It’s a subtle detail on a sign most people don’t notice, but for Tracey Hearst, it is an important detail.
Walking in Bowen's Metro Vancouver-owned Crippen Park, Hearst noticed that the dogs on Metro Parks signs have docked tails. She believes the practice to be inhumane, so Hearst wrote to Metro Parks saying the signs were inappropriate.
“It seems that commonly used images on signs become so familiar as to become almost invisible,” she wrote. “Such is the case of the dog.”
“Illegal or not, [docking tails] is cruel and abusive behavior. My Jack Russell has a beautiful tail, however I had to insist that the breeder not cut it. Corgies no longer have docked tails,” she wrote.
Docking dog tales is illegal in Australia, the U.K. and in parts of Europe (though exceptions apply for working dogs) but is still common in North America.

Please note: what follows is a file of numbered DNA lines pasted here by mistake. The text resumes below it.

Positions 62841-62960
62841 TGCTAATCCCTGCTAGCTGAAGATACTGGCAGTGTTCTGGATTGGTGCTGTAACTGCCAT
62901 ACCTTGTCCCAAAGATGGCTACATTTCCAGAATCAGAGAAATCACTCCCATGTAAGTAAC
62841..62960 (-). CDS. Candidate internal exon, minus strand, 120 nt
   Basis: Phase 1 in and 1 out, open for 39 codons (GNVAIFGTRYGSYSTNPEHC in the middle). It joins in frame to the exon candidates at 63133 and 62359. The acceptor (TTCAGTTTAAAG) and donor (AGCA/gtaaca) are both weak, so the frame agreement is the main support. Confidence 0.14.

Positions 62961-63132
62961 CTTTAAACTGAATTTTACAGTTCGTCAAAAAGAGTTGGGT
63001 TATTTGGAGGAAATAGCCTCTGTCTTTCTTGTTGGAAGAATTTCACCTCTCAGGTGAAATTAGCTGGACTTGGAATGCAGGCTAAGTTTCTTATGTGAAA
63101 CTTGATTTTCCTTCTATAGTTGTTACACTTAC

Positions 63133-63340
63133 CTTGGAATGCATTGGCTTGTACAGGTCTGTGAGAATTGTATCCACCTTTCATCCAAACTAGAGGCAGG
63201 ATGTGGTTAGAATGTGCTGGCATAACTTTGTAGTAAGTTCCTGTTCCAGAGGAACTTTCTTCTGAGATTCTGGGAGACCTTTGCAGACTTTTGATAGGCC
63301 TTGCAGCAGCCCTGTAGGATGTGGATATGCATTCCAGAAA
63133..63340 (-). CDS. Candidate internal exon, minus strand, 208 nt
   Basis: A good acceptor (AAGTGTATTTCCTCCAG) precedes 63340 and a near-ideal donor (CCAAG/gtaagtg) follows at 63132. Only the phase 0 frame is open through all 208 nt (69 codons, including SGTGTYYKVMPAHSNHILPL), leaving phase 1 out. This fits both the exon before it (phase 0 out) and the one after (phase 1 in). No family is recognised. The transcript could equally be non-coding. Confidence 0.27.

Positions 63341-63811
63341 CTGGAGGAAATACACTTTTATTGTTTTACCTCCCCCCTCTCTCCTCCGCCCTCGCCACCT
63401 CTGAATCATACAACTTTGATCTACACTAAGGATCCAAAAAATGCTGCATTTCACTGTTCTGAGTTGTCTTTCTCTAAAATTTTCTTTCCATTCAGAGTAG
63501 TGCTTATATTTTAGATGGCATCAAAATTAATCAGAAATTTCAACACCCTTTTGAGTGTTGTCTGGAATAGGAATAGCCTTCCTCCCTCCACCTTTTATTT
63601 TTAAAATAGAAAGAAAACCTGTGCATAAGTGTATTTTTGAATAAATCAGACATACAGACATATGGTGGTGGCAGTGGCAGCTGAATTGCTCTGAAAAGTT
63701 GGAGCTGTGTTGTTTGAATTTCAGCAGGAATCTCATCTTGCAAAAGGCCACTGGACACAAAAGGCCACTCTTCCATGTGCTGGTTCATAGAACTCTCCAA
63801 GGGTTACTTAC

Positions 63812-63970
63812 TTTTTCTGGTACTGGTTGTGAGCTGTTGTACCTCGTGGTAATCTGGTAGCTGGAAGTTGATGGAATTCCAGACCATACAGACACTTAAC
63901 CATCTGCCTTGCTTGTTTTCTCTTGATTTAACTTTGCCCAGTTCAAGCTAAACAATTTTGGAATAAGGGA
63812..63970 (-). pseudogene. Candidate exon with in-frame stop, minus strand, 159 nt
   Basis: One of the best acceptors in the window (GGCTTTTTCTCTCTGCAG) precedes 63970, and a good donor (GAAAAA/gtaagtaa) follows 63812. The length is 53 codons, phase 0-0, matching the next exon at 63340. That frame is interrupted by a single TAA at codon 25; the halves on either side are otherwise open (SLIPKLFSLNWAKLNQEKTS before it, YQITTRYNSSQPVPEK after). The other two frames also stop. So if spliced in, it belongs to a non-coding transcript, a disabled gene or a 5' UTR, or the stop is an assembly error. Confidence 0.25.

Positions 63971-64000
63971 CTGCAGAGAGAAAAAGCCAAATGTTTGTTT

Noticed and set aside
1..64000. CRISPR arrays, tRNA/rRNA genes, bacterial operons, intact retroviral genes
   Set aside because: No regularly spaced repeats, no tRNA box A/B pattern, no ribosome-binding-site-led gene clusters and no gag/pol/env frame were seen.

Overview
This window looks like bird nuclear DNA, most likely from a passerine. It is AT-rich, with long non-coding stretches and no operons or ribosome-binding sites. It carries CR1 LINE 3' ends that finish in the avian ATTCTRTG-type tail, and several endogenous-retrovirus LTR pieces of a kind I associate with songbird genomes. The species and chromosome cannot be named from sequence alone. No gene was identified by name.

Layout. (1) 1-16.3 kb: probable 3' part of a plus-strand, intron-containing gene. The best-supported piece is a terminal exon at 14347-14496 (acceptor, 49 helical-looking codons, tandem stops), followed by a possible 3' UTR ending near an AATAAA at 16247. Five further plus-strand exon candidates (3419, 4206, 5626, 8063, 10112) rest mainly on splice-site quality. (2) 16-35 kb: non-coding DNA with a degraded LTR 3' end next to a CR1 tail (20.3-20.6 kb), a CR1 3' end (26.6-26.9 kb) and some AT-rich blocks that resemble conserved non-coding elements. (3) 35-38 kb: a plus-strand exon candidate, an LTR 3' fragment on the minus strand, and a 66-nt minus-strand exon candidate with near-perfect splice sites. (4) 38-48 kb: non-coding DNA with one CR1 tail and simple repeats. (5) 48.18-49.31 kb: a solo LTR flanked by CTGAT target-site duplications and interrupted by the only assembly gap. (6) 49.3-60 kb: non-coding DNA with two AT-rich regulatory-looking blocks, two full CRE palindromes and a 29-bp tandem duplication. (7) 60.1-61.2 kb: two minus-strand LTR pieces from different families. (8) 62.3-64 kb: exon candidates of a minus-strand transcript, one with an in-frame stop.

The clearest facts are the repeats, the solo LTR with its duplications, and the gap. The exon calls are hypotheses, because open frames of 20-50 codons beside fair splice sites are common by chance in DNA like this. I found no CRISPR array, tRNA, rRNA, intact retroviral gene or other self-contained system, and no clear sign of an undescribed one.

However, the College of Veterinarians of British Columbia banned cosmetic tail docking in 2016, noting that the practice has “a detrimental effect on behaviour and animal communication.”
“I think it is past time that Metro Vancouver parks reconsider the message they are sending,” wrote Hearst. “You have given us wonderful spaces to enjoy with our pets. Now stop supporting cruel and outdated practices.”
A couple of weeks after receiving Hearst’s email, Metro Parks staff told her that its sign committee had decided to use a new icon, a dog with a longer tail, on all new signage.
Metro Parks said that the new signs will go up when the old ones are no longer readable or if more are required for a new area.
Hearst said she was pleased with the response from Metro Parks.
“The important thing to me is that the parks paid attention. That you can make difference.” she said.